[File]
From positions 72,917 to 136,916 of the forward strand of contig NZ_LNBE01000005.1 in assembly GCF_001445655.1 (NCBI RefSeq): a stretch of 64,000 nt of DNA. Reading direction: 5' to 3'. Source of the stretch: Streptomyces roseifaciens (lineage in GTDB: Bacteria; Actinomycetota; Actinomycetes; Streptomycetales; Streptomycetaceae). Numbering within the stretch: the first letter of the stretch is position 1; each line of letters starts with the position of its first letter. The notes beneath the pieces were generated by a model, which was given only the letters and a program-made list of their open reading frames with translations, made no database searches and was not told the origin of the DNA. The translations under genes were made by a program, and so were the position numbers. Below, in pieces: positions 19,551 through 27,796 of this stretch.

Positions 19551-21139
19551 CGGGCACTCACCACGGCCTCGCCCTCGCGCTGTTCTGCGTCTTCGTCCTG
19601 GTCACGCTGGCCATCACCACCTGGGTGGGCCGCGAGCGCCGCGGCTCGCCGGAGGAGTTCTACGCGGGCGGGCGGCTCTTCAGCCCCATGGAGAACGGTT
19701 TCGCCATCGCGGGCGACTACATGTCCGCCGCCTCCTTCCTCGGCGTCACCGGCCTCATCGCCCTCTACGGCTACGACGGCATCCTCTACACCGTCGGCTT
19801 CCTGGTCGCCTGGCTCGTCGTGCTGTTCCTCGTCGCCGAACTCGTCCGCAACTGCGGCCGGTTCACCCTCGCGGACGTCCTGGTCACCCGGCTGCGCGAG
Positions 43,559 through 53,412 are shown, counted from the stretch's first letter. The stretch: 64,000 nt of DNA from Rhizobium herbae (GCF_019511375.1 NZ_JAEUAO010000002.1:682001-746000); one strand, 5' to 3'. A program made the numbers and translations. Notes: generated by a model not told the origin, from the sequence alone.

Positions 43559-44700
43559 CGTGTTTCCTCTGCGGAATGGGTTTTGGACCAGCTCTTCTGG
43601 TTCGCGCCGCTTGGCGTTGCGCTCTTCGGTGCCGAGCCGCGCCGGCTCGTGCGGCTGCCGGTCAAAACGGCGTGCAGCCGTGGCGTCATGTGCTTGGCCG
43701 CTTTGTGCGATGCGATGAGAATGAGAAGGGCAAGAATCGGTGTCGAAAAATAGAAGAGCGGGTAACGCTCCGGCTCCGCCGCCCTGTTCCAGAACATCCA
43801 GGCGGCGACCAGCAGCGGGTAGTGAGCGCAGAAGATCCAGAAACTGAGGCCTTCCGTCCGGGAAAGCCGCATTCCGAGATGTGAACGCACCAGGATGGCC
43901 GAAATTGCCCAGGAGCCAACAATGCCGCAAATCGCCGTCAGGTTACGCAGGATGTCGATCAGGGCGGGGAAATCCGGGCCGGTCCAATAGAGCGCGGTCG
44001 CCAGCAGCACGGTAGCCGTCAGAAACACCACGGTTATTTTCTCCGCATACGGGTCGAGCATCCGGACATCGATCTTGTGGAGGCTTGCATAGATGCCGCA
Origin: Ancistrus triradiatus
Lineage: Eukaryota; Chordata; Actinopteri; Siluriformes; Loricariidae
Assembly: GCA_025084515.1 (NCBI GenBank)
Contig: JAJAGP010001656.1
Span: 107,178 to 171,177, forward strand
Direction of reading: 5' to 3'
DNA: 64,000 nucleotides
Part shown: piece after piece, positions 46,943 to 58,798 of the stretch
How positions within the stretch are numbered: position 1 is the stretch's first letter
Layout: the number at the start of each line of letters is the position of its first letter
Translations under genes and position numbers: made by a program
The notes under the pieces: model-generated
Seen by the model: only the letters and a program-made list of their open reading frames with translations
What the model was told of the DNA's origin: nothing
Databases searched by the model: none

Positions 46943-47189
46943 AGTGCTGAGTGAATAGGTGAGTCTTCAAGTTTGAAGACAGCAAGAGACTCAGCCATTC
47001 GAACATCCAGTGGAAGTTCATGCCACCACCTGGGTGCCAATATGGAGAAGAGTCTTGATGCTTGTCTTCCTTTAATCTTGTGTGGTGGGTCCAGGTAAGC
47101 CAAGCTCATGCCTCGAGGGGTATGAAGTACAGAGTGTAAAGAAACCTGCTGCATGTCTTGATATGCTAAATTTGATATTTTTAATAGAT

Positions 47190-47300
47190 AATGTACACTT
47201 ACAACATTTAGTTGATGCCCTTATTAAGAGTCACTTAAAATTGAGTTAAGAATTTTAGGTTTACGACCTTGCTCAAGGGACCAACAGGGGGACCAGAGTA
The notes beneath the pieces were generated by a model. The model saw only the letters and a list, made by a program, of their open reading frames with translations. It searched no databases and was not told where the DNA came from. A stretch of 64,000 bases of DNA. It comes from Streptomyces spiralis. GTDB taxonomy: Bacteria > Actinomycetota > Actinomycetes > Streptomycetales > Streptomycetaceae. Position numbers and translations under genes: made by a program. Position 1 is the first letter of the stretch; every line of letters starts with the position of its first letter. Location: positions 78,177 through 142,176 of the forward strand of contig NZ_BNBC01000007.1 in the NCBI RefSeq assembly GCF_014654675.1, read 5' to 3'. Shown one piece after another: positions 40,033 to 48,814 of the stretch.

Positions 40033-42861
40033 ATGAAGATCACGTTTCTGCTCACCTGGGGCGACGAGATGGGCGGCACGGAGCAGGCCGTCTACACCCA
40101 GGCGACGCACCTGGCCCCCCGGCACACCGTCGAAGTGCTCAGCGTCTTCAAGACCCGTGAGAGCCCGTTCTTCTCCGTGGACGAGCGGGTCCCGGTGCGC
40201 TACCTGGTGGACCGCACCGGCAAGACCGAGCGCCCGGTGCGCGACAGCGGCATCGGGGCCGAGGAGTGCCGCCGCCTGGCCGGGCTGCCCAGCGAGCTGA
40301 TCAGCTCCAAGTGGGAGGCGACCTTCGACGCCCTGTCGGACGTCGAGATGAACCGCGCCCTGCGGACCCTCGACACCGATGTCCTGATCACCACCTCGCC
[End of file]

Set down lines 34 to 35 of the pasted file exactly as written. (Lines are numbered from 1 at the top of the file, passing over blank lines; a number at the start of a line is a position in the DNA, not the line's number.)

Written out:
Positions 47190-47300
47190 AATGTACACTT